What is Africa’s most powerful air force? | Data
Africa is home to some of the world’s longest-running conflicts. For many countries on the continent, having a military force is paramount.
But which country is the dominant force in the air? Let’s take a look at the numbers.
Not surprisingly, the actual size and state of any military is difficult to discern. Some facts and figures are purposefully kept secret or obscured, and some are hard to find because of the military’s reluctance to share new information. But here at AeroTime we ascertained the most up-to-date data by compiling different sources and comparing them with information available on the news, the air forces’ social media accounts, and other official channels.
In order to determine the size of the air forces we used the World Directory of Military Aircraft, cross-referenced with the FlightGlobal 2021 World Air Forces catalogue, and checked against the latest developments which have appeared in the news and public announcements. For the air bases, the Scramble.nl database was used, with the aforementioned cross-referencing.
So, what did we find?
In the following chart, 15 of Africa’s largest air forces are compared by their size. While size alone doesn’t mean everything, it is vitally important and the most quantifiable data we can use.
To arrive at the total number of aircraft, we counted airplanes and helicopters belonging to an air force. However, this does not include drones as numbers on those are rather murky. In addition, many drones are operated by other branches of the military.
For combat aircraft, we included any aircraft designed to carry weapons. This includes fighters, bombers and ground attack craft, as well as attack helicopters. Of course, many transport aircraft can carry rockets, guns and bombs but they are not designed for combat, and do not belong to the category of combat aircraft.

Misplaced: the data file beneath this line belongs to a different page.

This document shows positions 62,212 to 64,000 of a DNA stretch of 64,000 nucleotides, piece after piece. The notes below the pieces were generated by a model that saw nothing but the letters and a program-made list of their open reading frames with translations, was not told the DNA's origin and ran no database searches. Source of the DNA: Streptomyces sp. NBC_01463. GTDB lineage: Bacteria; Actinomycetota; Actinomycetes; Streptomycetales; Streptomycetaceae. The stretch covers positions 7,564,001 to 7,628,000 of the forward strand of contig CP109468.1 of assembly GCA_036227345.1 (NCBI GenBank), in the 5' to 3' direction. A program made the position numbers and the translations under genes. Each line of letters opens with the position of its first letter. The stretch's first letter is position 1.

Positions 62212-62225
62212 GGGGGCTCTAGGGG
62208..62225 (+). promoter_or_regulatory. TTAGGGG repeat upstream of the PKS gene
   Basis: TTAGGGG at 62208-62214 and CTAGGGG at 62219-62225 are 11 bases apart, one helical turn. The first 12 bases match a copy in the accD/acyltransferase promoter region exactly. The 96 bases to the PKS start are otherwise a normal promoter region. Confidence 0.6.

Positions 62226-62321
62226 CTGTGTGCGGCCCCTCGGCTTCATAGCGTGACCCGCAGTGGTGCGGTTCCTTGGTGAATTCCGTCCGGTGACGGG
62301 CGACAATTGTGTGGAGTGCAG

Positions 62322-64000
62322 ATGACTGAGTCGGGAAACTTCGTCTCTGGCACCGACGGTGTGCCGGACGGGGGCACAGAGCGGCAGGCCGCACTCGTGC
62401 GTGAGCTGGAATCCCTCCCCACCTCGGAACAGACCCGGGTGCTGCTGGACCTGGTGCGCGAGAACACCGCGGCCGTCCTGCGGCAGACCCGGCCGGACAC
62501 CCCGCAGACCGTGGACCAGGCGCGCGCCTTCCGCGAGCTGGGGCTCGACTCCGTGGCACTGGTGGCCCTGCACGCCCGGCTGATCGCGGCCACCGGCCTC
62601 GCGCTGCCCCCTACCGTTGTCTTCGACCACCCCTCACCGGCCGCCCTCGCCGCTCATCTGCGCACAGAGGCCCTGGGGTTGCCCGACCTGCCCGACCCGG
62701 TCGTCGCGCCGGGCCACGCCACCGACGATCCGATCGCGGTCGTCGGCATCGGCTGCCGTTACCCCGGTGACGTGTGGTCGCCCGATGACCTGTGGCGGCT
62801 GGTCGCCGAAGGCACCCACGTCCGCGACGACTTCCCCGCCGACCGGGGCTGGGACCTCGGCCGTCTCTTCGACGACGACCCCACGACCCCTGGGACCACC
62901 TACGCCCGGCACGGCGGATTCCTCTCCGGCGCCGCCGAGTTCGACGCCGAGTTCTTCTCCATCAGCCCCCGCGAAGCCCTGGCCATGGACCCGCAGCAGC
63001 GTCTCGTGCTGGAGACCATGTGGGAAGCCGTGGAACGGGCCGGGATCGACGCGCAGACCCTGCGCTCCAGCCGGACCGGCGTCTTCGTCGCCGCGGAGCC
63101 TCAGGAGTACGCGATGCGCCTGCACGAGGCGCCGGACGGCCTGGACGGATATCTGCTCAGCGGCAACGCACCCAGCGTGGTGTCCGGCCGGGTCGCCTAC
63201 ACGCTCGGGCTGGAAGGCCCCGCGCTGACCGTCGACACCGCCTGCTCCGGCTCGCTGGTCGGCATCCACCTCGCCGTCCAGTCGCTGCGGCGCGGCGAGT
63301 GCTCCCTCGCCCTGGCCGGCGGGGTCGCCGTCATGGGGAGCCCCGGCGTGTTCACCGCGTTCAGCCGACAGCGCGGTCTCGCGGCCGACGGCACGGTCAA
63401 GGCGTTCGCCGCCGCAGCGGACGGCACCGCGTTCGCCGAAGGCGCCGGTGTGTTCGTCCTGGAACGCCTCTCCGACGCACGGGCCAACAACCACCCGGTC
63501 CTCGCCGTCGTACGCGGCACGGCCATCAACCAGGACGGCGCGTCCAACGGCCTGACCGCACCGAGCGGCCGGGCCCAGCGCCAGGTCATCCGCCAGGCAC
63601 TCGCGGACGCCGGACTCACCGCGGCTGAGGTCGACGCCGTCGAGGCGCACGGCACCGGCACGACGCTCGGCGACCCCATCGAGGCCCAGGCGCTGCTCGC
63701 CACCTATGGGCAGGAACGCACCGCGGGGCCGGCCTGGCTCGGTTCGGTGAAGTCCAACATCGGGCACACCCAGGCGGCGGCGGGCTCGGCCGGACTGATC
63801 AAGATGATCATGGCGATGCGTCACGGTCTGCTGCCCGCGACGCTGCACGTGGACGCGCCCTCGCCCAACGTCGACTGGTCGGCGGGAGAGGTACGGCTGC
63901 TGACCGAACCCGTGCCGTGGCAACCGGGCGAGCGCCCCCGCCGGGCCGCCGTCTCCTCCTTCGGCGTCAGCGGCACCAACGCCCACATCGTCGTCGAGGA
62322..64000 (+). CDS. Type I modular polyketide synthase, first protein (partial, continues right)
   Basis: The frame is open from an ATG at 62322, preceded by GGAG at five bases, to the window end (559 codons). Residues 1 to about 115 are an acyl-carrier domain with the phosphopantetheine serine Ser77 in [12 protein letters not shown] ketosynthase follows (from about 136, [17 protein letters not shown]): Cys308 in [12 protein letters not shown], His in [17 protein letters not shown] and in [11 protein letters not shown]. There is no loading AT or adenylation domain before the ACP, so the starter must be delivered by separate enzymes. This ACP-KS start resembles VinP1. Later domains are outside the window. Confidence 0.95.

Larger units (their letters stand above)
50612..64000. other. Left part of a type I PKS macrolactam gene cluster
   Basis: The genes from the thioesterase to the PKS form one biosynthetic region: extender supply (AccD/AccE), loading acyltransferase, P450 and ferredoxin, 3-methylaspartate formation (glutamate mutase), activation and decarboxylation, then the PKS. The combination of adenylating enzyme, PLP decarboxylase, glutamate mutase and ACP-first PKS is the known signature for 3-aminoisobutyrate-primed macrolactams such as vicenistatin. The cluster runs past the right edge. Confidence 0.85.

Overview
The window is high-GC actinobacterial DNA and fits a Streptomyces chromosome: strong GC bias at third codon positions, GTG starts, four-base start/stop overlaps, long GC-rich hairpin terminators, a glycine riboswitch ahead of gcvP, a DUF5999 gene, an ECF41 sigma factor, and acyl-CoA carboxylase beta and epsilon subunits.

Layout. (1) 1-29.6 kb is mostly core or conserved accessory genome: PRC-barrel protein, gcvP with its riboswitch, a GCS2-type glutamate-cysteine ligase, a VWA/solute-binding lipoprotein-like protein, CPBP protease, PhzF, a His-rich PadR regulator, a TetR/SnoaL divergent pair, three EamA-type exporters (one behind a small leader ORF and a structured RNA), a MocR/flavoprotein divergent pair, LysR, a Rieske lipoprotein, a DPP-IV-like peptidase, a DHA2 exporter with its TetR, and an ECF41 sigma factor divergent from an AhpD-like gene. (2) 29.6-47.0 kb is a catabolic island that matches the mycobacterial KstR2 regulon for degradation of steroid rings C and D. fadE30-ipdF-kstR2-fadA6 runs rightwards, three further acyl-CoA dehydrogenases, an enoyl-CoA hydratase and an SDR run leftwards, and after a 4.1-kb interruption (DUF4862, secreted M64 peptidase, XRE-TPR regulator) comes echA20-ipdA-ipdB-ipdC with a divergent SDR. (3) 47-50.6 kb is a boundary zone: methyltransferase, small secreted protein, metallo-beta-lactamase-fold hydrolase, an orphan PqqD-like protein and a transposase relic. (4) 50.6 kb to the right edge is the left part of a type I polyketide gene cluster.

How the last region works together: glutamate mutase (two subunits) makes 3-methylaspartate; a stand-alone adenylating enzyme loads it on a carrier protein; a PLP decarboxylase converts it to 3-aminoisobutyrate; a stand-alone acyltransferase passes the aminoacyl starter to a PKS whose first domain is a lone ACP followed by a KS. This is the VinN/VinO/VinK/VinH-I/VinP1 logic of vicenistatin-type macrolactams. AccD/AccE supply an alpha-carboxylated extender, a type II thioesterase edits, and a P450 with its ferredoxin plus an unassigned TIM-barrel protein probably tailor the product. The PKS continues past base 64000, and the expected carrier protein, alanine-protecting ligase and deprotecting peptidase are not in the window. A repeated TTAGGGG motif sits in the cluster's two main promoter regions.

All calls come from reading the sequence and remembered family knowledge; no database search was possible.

And so we find that Egypt has the largest, and arguably the most powerful, air force in Africa. With more than 1,000 aircraft, and nearly half of them combat ones, the country is a formidable force in the air. Only the Algerian Air Force comes close.
Also notable are the air forces of Sudan, Nigeria, and Libya. They all have a high percentage of combat aircraft in their fleets, prioritizing combat capability over other aspects, like transport.
Again, though, quantity does not necessarily translate into superiority. Metrics like combat readiness and morale are more important, but they are difficult to measure reliably.
However, the quality of an air force’s aircraft can be measured, albeit in a rather simplified way. The following chart takes into account the fighter fleets of African nations, and breaks them down by the generation. Only ‘pure’ fighter jets are considered here. Light combat aircraft such as the Dassault Alphajet and strike aircraft including the Sukhoi Su-22 and Su-24, while sometimes considered as fighter-bombers and certainly capable of limited air-to-air action, are excluded.
Granted, fighter jet generations are more of a marketing trick than anything else, but they are the only way to compare vastly different aircraft.
So, what do we see? While extremely large, Egypt’s Air Force consists primarily of fourth-generation F-16 and MiG-29 fighter jets, with only a small number of advanced Rafales and Su-35s constituting the cream of the crop.
Algeria, however, has invested heavily in advanced 4.5 generation jets, flying – and continuing to purchase – Su-30s. Angola has some of them too. South Africa’s fighter jet fleet can be considered the most advanced as a whole, consisting entirely of Saab JAS 39 Gripens.
But as the abundance of gray color in the chart indicates, most African air forces still rely on pre-fourth-generation aircraft: MiG-23s, MiG-21s, Mirage F1s and Northrop F-5s rule the continent, many of them dating back as far as the early 1960s.
This is where the problem of combat readiness really comes in. In most cases, it is near-impossible to judge the airworthiness of these old jets. Although some of them may occasionally fly in parades, there is little doubt that while some are still considered ‘active’, many have been cannibalized for parts or simply gather dust in the corner of a hangar.
Our conclusion? It is possible to crunch the numbers but we may never have a complete picture.
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